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Portland, ME, United States

Barber J.C.K.,University of Southampton | Rosenfeld J.A.,Perkin Elmer Corporation | Foulds N.,University of Southampton | Laird S.,Wessex Regional Genetics Laboratory | And 18 more authors.
American Journal of Medical Genetics, Part A | Year: 2013

The 8p23.1 duplication syndrome is a relatively rare genomic condition that has been confirmed with molecular cytogenetic methods in only 11 probands and five family members. Here, we describe another prenatal and five postnatal patients with de novo 8p23.1 duplications analyzed with oligonucleotide array comparative genomic hybridization (oaCGH). Of the common features, mild or moderate developmental delays and/or learning difficulties have been found in 11/12 postnatal probands, a variable degree of mild dysmorphism in 8/12 and congenital heart disease (CHD) in 4/5 prenatal and 3/12 postnatal probands. Behavioral problems, cleft lip and/or palate, macrocephaly, and seizures were confirmed as additional features among the new patients, and novel features included neonatal respiratory distress, attention deficit hyperactivity disorder (ADHD), ocular anomalies, balance problems, hypotonia, and hydrocele. The core duplication of 3.68Mb contains 31 genes and microRNAs of which only GATA4, TNKS, SOX7, and XKR6 are likely to be dosage sensitive genes and MIR124-1 and MIR598 have been implicated in neurocognitive phenotypes. A combination of the duplication of GATA4, SOX7, and related genes may account for the variable penetrance of CHD. Two of the duplications were maternal and intrachromosomal in origin with maternal heterozygosity for the common inversion between the repeats in 8p23.1. These additional patients and the absence of the 8p23.1 duplications in published controls, indicate that the 8p23.1 duplication syndrome may now be considered a pathogenic copy number variation (pCNV) with an estimated population prevalence of 1 in 58,000. © 2013 Wiley Periodicals, Inc. Source


Ballif B.C.,Signature | Theisen A.,Signature | Rosenfeld J.A.,Signature | Traylor R.N.,Signature | And 22 more authors.
American Journal of Human Genetics | Year: 2010

Segmental duplications, which comprise ∼5%-10% of the human genome, are known to mediate medically relevant deletions, duplications, and inversions through nonallelic homologous recombination (NAHR) and have been suggested to be hot spots in chromosome evolution and human genomic instability. We report seven individuals with microdeletions at 17q23.1q23.2, identified by microarray-based comparative genomic hybridization (aCGH). Six of the seven deletions are ∼2.2 Mb in size and flanked by large segmental duplications of >98% sequence identity and in the same orientation. One of the deletions is ∼2.8 Mb in size and is flanked on the distal side by a segmental duplication, whereas the proximal breakpoint falls between segmental duplications. These characteristics suggest that NAHR mediated six out of seven of these rearrangements. These individuals have common features, including mild to moderate developmental delay (particularly speech delay), microcephaly, postnatal growth retardation, heart defects, and hand, foot, and limb abnormalities. Although all individuals had at least mild dysmorphic facial features, there was no characteristic constellation of features that would elicit clinical suspicion of a specific disorder. The identification of common clinical features suggests that microdeletions at 17q23.1q23.2 constitute a novel syndrome. Furthermore, the inclusion in the minimal deletion region of TBX2 and TBX4, transcription factors belonging to a family of genes implicated in a variety of developmental pathways including those of heart and limb, suggests that these genes may play an important role in the phenotype of this emerging syndrome. © 2010 The American Society of Human Genetics. Source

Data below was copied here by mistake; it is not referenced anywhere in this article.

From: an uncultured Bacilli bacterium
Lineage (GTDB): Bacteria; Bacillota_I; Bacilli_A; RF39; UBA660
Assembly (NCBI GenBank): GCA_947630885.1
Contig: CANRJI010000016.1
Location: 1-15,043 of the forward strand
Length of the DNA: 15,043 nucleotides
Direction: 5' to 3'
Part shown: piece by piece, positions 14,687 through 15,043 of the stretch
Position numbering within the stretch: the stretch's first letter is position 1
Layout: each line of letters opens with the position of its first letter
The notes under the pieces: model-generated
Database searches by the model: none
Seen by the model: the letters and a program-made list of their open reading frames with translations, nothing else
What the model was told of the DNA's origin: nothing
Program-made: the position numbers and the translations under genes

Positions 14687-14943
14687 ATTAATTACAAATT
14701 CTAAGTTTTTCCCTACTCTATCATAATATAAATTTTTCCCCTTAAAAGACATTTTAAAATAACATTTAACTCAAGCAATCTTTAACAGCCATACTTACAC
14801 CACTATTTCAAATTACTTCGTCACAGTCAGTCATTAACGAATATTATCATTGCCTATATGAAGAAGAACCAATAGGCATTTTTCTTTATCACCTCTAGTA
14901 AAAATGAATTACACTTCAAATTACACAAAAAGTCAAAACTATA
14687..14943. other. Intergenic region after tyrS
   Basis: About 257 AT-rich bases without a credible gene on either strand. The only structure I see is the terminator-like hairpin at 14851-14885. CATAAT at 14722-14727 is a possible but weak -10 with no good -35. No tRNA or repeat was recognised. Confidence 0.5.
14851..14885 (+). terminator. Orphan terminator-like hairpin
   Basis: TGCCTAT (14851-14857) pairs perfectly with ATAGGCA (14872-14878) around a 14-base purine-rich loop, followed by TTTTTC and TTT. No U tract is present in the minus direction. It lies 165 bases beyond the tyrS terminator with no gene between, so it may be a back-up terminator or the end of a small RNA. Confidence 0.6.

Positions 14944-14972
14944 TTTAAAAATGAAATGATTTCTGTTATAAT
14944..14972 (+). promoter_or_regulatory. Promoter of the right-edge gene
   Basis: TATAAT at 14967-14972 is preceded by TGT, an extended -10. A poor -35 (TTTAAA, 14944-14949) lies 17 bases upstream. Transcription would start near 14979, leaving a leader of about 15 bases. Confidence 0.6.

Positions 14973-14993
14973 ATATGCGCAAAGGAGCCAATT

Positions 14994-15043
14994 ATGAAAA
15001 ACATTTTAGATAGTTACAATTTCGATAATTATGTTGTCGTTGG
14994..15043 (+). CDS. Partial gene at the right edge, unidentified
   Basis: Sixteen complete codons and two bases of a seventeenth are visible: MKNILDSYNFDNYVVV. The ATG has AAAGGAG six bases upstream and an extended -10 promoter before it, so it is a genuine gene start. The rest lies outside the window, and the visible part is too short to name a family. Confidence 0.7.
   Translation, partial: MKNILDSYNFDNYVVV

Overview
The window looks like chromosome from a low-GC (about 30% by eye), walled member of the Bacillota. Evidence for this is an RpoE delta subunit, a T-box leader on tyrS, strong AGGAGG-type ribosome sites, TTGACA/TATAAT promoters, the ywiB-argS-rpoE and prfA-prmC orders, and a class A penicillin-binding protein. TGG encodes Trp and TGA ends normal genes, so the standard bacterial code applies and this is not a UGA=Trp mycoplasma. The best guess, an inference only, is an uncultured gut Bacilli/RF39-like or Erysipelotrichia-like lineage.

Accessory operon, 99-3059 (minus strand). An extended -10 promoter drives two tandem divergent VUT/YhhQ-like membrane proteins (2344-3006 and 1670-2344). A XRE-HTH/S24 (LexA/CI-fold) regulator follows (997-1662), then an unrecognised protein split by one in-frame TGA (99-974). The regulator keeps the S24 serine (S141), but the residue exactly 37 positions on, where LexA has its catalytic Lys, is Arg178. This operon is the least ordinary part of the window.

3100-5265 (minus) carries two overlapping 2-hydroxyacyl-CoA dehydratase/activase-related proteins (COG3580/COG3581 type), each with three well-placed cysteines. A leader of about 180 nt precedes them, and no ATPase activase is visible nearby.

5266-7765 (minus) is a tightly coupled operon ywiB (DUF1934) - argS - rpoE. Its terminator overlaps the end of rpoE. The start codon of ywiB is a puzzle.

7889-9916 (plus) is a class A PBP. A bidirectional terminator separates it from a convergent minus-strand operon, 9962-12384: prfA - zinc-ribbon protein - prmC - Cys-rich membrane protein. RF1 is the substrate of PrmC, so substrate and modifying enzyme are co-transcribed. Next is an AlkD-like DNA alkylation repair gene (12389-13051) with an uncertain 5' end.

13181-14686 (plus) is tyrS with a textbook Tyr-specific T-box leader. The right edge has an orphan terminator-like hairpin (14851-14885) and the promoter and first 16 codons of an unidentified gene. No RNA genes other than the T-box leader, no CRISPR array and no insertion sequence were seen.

Nitschke Y.,University of Munster | Baujat G.,University of Paris Descartes | Botschen U.,University of Munster | Wittkampf T.,University of Munster | And 28 more authors.
American Journal of Human Genetics | Year: 2012

Spontaneous pathologic arterial calcifications in childhood can occur in generalized arterial calcification of infancy (GACI) or in pseudoxanthoma elasticum (PXE). GACI is associated with biallelic mutations in ENPP1 in the majority of cases, whereas mutations in ABCC6 are known to cause PXE. However, the genetic basis in subsets of both disease phenotypes remains elusive. We hypothesized that GACI and PXE are in a closely related spectrum of disease. We used a standardized questionnaire to retrospectively evaluate the phenotype of 92 probands with a clinical history of GACI. We obtained the ENPP1 genotype by conventional sequencing. In those patients with less than two disease-causing ENPP1 mutations, we sequenced ABCC6. We observed that three GACI patients who carried biallelic ENPP1 mutations developed typical signs of PXE between 5 and 8 years of age; these signs included angioid streaks and pseudoxanthomatous skin lesions. In 28 patients, no disease-causing ENPP1 mutation was found. In 14 of these patients, we detected pathogenic ABCC6 mutations (biallelic mutations in eight patients, monoallelic mutations in six patients). Thus, ABCC6 mutations account for a significant subset of GACI patients, and ENPP1 mutations can also be associated with PXE lesions in school-aged children. Based on the considerable overlap of genotype and phenotype of GACI and PXE, both entities appear to reflect two ends of a clinical spectrum of ectopic calcification and other organ pathologies, rather than two distinct disorders. ABCC6 and ENPP1 mutations might lead to alterations of the same physiological pathways in tissues beyond the artery. © 2012 The American Society of Human Genetics. Source

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